Steve Hodge may have angered his team-mates by taking it, but the shirt Diego Maradona wore when he cheated and humiliated England in 1986 has been causing jaws to drop for many years since.
Bosses at the National Football Museum in Manchester, where the jersey of Argentina’s most famous number 10 from his most talked-about game currently resides, say the item is one of their most popular.
It was loaned to them for exhibitions in 2003 by former England midfielder Hodge, who swapped shirts with Maradona after the ‘Hand of God’ World Cup quarter-final in Mexico City 34 years ago.
Claiming the shirt did not go down well among the squad at the time, after Maradona pushed the ball into the net to open the scoring and then rubbed salt into the wounds by adding a dazzling solo second soon after.
But with that game becoming one of the most discussed in football history, for good and bad reasons, the museum have been forever grateful.
“To have a Diego Maradona shirt on display would be amazing in itself but to have ‘the’ shirt, the one he wore on June 22, 1986 and scored those two goals, for us, is absolutely phenomenal,” Dickie Felton, spokesperson for the National Football Museum, told the PA news agency.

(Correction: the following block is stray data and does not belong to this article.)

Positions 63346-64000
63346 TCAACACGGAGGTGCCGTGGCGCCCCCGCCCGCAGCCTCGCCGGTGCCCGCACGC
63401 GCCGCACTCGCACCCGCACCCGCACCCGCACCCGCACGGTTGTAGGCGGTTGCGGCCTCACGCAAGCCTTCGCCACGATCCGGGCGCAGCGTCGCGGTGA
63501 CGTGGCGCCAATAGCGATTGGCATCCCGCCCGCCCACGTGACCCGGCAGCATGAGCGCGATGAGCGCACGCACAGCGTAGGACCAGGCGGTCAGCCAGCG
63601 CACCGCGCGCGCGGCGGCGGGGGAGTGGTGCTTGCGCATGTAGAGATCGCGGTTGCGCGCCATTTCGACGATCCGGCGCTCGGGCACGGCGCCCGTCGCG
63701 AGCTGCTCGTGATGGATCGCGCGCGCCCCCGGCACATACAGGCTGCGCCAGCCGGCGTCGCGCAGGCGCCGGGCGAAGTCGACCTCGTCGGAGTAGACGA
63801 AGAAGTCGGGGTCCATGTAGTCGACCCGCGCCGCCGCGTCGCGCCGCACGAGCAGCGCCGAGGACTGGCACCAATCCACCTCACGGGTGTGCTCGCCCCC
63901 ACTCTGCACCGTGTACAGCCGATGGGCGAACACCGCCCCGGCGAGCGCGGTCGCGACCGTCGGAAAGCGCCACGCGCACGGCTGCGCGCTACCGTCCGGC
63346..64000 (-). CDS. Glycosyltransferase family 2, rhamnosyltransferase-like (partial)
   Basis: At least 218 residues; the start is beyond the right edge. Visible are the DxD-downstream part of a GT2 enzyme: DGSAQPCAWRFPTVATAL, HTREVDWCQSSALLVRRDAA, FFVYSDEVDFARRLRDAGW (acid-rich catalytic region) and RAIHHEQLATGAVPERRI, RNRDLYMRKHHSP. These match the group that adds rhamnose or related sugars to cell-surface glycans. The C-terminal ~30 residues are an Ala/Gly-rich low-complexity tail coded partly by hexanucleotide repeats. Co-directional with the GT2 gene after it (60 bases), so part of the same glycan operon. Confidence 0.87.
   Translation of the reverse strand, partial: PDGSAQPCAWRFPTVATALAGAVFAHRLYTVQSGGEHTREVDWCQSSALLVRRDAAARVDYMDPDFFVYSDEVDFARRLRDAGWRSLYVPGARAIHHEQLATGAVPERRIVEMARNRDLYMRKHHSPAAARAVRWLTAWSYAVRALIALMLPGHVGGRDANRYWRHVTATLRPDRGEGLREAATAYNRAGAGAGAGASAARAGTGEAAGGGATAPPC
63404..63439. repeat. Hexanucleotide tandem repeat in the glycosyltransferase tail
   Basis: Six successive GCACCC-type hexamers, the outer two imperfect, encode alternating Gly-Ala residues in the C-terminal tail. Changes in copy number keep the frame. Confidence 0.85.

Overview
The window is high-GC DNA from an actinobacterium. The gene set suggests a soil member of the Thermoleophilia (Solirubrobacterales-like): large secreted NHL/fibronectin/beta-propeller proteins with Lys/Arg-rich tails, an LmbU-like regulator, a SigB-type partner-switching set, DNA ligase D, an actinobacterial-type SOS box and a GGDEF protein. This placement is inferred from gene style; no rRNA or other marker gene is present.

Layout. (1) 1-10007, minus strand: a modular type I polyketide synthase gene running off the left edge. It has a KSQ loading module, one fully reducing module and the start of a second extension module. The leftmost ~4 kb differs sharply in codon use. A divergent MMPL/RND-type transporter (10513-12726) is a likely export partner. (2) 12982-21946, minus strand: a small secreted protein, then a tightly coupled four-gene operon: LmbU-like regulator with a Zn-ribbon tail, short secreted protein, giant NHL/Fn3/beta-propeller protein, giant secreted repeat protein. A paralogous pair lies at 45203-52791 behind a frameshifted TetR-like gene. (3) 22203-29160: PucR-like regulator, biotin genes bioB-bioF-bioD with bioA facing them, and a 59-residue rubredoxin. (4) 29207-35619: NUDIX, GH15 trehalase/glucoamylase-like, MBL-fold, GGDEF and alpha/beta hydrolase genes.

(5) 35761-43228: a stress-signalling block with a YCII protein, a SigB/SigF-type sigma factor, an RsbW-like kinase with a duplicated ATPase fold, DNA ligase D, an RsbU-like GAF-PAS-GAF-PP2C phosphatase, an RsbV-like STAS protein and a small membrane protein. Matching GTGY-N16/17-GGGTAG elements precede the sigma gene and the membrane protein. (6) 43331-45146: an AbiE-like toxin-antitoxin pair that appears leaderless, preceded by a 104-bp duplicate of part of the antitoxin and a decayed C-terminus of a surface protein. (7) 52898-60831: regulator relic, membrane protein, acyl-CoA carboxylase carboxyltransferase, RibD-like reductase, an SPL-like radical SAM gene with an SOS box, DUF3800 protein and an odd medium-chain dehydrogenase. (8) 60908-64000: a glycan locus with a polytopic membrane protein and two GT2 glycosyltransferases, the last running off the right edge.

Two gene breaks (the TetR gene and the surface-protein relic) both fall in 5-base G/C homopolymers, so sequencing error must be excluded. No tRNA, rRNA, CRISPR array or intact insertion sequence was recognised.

“Our visitors, they love it. It provokes so many talking points because it is ‘the’ shirt and it provokes so many memories of people watching the game all those years ago.
“We were very lucky and fortunate in that Steve Hodge loaned us this remarkable piece of football history. So many thousands of visitors have seen it over the years. It is an astonishing artefact.
“I am in this museum all the time but when I walk past it I have to stop and look at it because of what it is.
“It almost has a certain power to it, still. It is quite something to have it on display here in Manchester.”
The story of Hodge acquiring the shirt has resurfaced following the death of Argentina great Maradona at the age of 60 on Wednesday. In the aftermath of the controversial 2-1 defeat it was a sore point and room-mate Peter Reid admits he told Hodge “to go away in Anglo-Saxon”.
However, with the passing of time, perspective has changed.
“Who’s the fool?” said Reid on BBC Breakfast. “I think it’s worth a right few quid now!”
The exact value, though, must remain a matter for conjecture.
Felton said: “We would never put a monetary figure on objects and items but the cultural value of this is absolutely immense.
“I think, after 34 years, England fans have got over the heartbreak now and I think Maradona will be completely remembered for that second goal.
“The first one, the ‘Hand of God’, will disappear and it will be all about that second goal where he took on several players.
“It was poetry in motion. It was art, it was opera, it was remarkable. I think it was the greatest goal ever seen.”